Want to Bring your Pet to Australia? Here are the 7 things you need to know.
1. What type of pets can I bring?
Dogs and cats are permitted to Australia. There are certain restrictions so please check to ensure your dog or cat is eligible to be imported to Australia.
The following breeds are not eligible for import:
Dogo Argentino: Fila Brasileiro; Japanese Tosa; Pit Bull Terrier or American Pit Bull; and Perro de Presa Canario or Presa Canario. Also, the animal is not derived from a cross with a non-domestic species, such as a wolf.
Cats that are derived from a cross with a non-domestic species, or in the case of a Bengal cat, the animal does not have any Asian Leopard Cat ancestor less than 5 generations away. Cats derived from a serval cat (Felis serval) are not eligible for importation into Australia. This includes cats derived from crossbreeding a domestic cat (Felis catus) with a serval cat or with a savannah cat (Felis catus x Felis serval). Any other domestic/non-domestic animal hybrids (e.g. Bengal cats) are not eligible for import unless they are five (5) generations or more removed from their pure-bred non-domestic ancestors.
2. How long does it take? How does it work?
First step is to have a Rabies Vaccination (if this is the first vaccination wait 1 month)
Have a Rabies Titre test done – Valid for up to 24months
Your pet(s) must then wait a minimum of 180days prior to being imported to Australia
Dogs require some additional blood tests to be completed prior to export
Both dogs and cats are required to have had some external and internal parasite treatments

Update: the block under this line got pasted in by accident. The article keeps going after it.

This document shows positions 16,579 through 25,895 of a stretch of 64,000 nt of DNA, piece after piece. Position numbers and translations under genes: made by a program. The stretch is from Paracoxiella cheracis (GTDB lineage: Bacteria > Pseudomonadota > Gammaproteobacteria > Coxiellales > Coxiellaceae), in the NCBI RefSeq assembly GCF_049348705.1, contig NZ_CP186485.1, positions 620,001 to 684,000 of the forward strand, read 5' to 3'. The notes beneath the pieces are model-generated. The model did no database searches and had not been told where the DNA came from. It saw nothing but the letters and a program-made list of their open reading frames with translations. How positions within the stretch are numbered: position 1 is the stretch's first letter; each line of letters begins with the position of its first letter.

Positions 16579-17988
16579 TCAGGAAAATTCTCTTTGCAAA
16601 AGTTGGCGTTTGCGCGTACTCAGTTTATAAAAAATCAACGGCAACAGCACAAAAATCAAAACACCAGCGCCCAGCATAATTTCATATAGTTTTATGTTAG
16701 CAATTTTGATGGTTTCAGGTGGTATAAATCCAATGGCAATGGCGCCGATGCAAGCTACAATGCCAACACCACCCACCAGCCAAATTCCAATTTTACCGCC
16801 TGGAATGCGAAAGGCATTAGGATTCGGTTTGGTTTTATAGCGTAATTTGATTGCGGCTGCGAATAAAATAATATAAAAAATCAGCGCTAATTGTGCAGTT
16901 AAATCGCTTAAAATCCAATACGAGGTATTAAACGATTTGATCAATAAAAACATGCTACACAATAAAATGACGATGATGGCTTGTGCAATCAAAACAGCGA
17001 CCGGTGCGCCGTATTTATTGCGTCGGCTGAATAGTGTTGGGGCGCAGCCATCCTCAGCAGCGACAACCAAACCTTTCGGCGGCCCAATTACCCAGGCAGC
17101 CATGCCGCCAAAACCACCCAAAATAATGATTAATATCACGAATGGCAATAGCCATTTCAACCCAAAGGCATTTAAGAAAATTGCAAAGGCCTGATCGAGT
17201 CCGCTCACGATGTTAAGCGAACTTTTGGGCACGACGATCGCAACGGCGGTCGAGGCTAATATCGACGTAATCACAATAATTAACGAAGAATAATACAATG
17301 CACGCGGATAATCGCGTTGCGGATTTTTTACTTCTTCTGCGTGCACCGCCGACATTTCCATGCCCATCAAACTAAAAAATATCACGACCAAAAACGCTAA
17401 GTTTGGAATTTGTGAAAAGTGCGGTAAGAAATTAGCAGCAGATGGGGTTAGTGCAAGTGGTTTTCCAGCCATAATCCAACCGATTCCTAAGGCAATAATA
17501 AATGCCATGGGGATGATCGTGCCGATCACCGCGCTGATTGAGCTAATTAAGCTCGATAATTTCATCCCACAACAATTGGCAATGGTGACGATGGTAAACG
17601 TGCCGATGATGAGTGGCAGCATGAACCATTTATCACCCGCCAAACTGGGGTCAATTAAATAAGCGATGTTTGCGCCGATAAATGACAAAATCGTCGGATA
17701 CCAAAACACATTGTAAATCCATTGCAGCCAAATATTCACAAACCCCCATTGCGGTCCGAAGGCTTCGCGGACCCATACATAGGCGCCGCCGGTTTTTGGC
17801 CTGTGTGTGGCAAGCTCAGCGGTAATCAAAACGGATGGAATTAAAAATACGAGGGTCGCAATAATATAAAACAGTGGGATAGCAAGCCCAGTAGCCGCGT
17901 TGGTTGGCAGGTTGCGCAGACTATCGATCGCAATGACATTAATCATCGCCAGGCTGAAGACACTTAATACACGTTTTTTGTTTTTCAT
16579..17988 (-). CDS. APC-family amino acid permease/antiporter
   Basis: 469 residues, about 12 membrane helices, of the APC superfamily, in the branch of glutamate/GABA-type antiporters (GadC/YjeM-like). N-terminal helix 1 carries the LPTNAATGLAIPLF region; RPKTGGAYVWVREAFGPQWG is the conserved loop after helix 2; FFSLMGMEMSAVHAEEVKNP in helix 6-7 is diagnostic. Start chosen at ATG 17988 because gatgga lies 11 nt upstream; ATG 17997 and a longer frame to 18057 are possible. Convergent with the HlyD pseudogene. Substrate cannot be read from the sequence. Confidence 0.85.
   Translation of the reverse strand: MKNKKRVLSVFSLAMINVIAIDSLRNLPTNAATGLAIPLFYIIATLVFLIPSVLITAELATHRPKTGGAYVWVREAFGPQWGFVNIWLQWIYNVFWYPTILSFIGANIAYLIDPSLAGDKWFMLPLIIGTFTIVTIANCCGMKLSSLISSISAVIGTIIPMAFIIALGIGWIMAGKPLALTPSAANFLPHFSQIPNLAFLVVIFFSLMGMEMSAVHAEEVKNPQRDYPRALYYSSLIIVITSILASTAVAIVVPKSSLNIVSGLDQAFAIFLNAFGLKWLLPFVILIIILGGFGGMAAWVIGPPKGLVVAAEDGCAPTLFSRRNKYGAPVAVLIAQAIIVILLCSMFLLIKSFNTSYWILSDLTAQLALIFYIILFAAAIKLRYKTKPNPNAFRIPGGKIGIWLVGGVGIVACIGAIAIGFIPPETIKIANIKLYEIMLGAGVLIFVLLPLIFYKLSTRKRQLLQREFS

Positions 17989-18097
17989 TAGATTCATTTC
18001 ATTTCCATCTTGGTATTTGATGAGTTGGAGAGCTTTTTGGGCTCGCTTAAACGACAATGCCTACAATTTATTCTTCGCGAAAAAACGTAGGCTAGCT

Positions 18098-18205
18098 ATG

Upon arrival your pet will spend 10 days in Quarantine
2. How much does it cost?
Approximate cost for 1 x Cat is $5,000AUD including freight charges, import permit and quarantine fees.
Approximate cost for 1 x Border collie is $6,500 including freight charges, import permit and quarantine fees.
3. DIY or Pet Transport Company?
Importers are encouraged to use a pet transport agent as it may be simpler and more effective to use an experienced company that regularly imports animals, rather than to undertake the process yourself. As there are strict guidelines which need to be followed and can easily be missed it can often cost more to rectify than if you had engaged the services of a professional company. Companies generally offer different service level packages if you wanted to take care of some of the procedure yourself.
4. Should I sedate my Pet?
The International Air Transport Association (IATA) regulations do not recommend sedating or tranquilising pets for transport as it can be dangerous to their health. Drugs act differently at the pressure of 8,000 feet above sea level, which is the approximate air pressure in an aircraft during flight
5. What do they travel in?
All pets must travel in an airline approved travelling crate. Your crate must meet IATA requirements to ensure that your cat or dog cannot escape or be injured while travelling. Crates that are too small, low or narrow may compromise your cat or dog’s welfare will NOT be accepted by the airlines.
6. What should I watch out for?
Blood tests and treatment schedule- Australia is very strict on when blood tests and treatments need to be completed. It is very important you ensure this is done correctly and to the guidelines set out by Australian requirements. If your pets arrives to Australia without the necessary blood tests, treatments your pet will either be subjected to tests in quarantine and additional time in quarantine or your pet can be sent back to the exporting country (at your cost).
By Ken Heikkinen whose company Pet Carriers www.petcarriers.com.au are experts in International Pet Relocation and will ensure your four legged friend arrives happily and safely. Moving to Australia? Check out www.aussierelocation.com for everything you (and your pets) need to know.